Proof-of-Stake-Time (PoST)

Principle: introducing a stake-time component, where the probability to stake increases over time enhancing security and decentralization.

Performance: high

DLT environment: public

Example of use: VeriCoin Blockchain Explorer

PoST enables an almost instant and free transaction system across the globe; independent of border, nation, government, and bank. PoST maintains the efficiencies of PoS, but at the same time increases the distribution and security with a certain probability to find proof and receive a reward.

This is achieved through a cyclic time-acceptance function equivalent to the coins held and corresponding to network strength. The time-acceptance model guarantees that relatively active staking increases compensation and a chance to build consensus via proof.

Proof-of-Brain (PoB)

Principle: the protocol enables smart, a social currency for publishers and content businesses

Performance: fast and efficient

DLT environment: public

Example of use: Steemit

PoB is a scalable blockchain protocol for openly accessible and immutable content accompanying a fast and fee-less digital token — STEEM — which helps people earn money by using their brains thus the name. STEEM is a means for creating unceasingly growing communities with members adding value through the built-in rewards structure.

PoB is a public publishing platform called Steemit from which any Internet application can share data in such a way rewarding those who contributed this valuable content.

Proof-of-Physical-Address (PoPA)/ Proof-of-Bank-Account (PoBA)

Principle: identity verification DApp

Performance: high

DLT environment: private

Example of use: ConsenSys and POA Network

Proof of Physical Address (PoPA) is a DApp which connects a real-life physical element with blockchain technology. This helps in verifying an individual’s identity. PoPA connects a person’s physical address with a wallet address in which they control the respective private key.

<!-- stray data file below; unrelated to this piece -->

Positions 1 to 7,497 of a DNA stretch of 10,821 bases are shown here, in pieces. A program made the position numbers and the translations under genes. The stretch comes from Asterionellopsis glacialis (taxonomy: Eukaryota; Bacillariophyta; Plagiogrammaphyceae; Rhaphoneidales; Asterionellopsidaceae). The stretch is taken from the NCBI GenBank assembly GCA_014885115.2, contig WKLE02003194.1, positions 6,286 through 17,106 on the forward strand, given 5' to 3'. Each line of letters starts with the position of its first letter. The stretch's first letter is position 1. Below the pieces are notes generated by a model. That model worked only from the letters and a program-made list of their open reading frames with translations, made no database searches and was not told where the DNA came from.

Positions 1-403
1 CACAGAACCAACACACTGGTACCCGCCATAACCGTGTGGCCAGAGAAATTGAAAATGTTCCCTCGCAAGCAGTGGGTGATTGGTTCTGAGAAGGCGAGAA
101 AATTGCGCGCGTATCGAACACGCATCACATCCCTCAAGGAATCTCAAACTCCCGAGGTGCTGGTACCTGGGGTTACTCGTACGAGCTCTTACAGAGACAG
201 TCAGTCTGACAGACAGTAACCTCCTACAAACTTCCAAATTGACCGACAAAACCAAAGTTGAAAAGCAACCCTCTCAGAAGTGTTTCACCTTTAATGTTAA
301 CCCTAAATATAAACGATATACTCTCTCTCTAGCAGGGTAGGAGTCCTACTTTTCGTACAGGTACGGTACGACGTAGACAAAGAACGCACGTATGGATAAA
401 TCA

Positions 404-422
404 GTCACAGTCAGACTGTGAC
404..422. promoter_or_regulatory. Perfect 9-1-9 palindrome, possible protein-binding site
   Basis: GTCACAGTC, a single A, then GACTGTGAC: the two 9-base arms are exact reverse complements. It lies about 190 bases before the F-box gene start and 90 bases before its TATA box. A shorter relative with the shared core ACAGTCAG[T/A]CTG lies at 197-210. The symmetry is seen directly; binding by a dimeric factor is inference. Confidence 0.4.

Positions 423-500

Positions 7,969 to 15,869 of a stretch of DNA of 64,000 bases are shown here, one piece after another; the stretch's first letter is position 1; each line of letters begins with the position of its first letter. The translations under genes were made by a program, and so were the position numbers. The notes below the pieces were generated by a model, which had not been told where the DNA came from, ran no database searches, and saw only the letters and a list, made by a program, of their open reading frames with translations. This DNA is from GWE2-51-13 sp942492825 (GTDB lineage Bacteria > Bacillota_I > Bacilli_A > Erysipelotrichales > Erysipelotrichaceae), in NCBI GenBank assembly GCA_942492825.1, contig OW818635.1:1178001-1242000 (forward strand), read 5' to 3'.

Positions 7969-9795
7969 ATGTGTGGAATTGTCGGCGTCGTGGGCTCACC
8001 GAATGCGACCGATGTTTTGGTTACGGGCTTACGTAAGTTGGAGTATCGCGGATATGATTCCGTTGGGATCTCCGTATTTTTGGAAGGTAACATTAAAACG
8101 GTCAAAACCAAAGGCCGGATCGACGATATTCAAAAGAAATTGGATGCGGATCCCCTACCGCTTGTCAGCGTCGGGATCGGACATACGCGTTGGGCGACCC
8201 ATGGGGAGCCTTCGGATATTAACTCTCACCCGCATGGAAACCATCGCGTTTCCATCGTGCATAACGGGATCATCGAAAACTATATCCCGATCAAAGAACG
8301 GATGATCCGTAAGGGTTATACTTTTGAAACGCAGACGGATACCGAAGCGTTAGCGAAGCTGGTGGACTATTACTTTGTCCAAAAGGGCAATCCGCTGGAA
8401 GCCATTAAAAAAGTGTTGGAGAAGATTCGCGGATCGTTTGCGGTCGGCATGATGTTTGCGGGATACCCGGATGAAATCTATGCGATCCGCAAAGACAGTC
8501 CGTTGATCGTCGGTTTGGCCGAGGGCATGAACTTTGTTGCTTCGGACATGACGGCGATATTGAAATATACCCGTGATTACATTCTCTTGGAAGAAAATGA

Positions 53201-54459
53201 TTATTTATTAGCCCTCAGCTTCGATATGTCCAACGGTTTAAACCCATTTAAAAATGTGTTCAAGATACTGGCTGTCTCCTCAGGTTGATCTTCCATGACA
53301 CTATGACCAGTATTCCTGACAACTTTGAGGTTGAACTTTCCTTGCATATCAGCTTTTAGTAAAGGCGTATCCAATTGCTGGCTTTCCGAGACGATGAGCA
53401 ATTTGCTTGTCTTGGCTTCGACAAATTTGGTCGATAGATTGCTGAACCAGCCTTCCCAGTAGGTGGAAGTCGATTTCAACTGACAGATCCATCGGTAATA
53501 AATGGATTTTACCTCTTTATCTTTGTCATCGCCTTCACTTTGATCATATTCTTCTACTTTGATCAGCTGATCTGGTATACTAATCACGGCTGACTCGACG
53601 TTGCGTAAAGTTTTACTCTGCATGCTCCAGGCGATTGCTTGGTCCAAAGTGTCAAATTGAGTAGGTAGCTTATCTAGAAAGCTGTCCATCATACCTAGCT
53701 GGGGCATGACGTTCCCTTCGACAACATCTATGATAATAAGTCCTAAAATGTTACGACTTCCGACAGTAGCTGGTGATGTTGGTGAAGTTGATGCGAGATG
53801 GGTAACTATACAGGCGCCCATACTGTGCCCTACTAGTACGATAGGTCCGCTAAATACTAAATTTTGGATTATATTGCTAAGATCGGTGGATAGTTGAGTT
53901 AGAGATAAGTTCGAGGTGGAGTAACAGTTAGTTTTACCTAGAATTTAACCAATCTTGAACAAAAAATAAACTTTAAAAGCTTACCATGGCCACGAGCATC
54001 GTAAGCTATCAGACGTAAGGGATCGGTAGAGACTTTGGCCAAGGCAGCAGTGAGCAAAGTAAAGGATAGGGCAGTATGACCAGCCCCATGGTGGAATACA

Every time a user verifies his/her card in the DApp, the PoPA protocol refreshes its own record and calls the ERC780 congenial contract to store the user/address connection.

Proof-of-concept (PoC)

Principle: demonstrates the feasibility of any blockchain project

Performance: unknown

DLT environment: private

Example of use: unknown

A Proof of Concept (POC) can be used in any field such including Voting trackers, Record storage, Legal documents, etc. A POC can either be a prototype without any supporting code or a Minimum Viable Product (MVP) with a base feature set. A POC is a model used for an internal organization to have a better understanding of a particular project.

Consensus protocols are an integral part of distributed systems. They help to achieve justice, to avoid system failures when one of the participants — the node — fails. Secondly, a decentralized environment requires solutions which will help move forward and change the general state, even in an environment where no one trusts anyone. Certain rules help to reach “consensus”.

We reviewed the most popular protocols which are already used in dozens of projects. Still, there are also Cross-resiliency (XFT), Paxos, Sieve, Raft protocol, Byzantine resiliency (BFT), direct acyclic graphs (DAG), and even non-blockchains conducted through a mental experiment which we’ll describe later.

If you have questions and requests (for instance, to review a certain blockchain protocol), leave comments below the article.